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. Last Updated: 07/27/2016

Painfully, Gainfully, Willfully Hip

Just how cool is Moscow? Not quite as cool as Rave Nation London but a small cut above super-square Tirana, perhaps? Or somewhere in between the funky weirdness of club-kid Berlin and the '70's vibe of Tomsk? The answer is that Moscow is, in fact, much cooler than you think, and there's even a super-hip magazine to prove it.


"Young Russian people are as full of ideas, wild and free-spirited as any in the world, if not more so," said Igor Shulinsky, 26, editor in chief of Ptyuch, Russia's answer to ID, The Face, Wired, Rolling Stone, Interview and Raygun all rolled into one.


With a Russia-wide circulation of 80,000, the large format 20,000-ruble glossy deals with club and contemporary culture in all its manifestations: drugs, cyberspace, raves, fashion, music, personalities and art. From features on avant-garde French artists Pierre and Gilles to body piercing and the latest news on the Internet, Ptyuch is punchy, avant-garde and outrageous without being obnoxious.


"We are a hooligan magazine," said Shulinsky proudly. "We are provocative. We break the rules."


The one-year-old magazine's coverage of drugs has raised hackles among the conservative-minded. Articles about the quality, effectiveness and history of Ecstasy, favorite drug of club-going youth, as well as a piece of drug fiction by veteran junkie William Burroughs, a cover photograph of two girls kissing, and a full-frontal male nude photo as part of a Pierre and Gilles feature has put Ptyuch firmly outside the homely fold of traditional Russian glossy magazines.


"People always fear the new," said Dina Kim, 25, commercial director of Ptyuch, which has begun making money after a year of scraping by. "We write about live issues like drugs, but we aren't stupidly moralistic about it. We don't preach, so some people have negative reactions to that."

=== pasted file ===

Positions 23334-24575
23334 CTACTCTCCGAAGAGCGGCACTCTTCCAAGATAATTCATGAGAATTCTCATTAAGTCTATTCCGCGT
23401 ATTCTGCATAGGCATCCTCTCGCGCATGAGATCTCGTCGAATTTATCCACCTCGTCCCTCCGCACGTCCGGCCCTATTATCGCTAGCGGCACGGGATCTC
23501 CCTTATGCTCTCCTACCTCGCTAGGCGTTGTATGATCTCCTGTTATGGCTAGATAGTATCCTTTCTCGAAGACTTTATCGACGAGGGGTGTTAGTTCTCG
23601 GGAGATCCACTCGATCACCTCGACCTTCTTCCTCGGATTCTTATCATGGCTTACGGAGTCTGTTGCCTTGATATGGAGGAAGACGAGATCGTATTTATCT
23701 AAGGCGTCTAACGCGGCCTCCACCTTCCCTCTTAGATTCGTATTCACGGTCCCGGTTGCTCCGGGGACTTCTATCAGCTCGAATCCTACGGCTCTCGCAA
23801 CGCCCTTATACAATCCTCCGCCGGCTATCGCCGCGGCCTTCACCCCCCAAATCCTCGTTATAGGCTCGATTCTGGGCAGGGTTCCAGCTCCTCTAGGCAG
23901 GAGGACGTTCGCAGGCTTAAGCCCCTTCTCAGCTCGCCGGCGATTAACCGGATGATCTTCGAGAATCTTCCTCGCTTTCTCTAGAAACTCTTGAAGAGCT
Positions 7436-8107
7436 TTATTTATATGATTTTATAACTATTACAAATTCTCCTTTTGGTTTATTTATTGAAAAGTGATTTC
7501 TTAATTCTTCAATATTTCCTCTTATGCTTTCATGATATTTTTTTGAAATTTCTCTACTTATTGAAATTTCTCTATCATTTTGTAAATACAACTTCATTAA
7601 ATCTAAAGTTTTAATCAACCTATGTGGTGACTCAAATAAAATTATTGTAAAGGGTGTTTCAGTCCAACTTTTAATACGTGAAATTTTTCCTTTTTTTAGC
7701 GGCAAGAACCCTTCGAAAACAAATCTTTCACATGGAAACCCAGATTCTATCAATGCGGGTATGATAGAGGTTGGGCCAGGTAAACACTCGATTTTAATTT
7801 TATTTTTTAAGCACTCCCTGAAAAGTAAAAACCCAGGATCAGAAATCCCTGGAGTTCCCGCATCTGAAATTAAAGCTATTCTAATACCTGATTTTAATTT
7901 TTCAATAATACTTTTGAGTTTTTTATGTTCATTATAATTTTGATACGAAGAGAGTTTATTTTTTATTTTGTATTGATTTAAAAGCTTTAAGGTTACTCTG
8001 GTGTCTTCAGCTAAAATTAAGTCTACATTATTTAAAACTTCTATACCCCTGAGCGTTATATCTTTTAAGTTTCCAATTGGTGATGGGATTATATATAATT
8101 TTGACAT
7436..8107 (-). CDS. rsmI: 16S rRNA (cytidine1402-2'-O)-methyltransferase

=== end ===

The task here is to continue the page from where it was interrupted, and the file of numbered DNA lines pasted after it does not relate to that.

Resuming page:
The popularity of Ptyuch is symptomatic of a huge, frustrated interest in youth culture all over Russia, said Shulinsky; though Moscow and St. Petersburg are the powerhouses of club culture in Russia, Ptyuch is read as far away as Vladivostok and Kazakhstan.


"There's only one real club in the whole of Russia, and only a couple of places to buy club clothes" said Shulinsky of the eponymous Ptyuch club, near Paveletsky Station, from which the magazine is run. "It isn't just a disco, it's the center of a whole cultural movement."


As well as the magazine, Ptyuch organizes exhibitions, parties and special events, including the recent "Alternative Miss Moscow Competition" for transvestites. Although there is a definite Ptyuch "crowd," by comparison to the club kids of New York, London or Berlin, their numbers are tiny.


"There are about 500 people in Moscow who come to the club more or less regularly," said Shulinsky. "And about 30 trendsetters who wouldn't look out of place in a club anywhere in the world."


Thirty hard-core trendies in a nation of 150 million may seem small, but the problem of developing a vibrant alternative youth culture has more to do with financial restrictions than a lack of enthusiasm and originality.


"We don't want to be like a teenage pop magazine with just American celebrities," said Kim. "We feature people who move Russian contemporary culture." In the six editions which have come out in the last year, Ptyuch has featured Moscow cult figures like model and artist Vladik Mamyshev and DJ Ivan Salmaksov.


"Our plan is to open up a bigger club, organize huge raves in a disused factory and to start more Russian record labels," said Kim. "Unless we get sent to Siberia in cattle trucks first."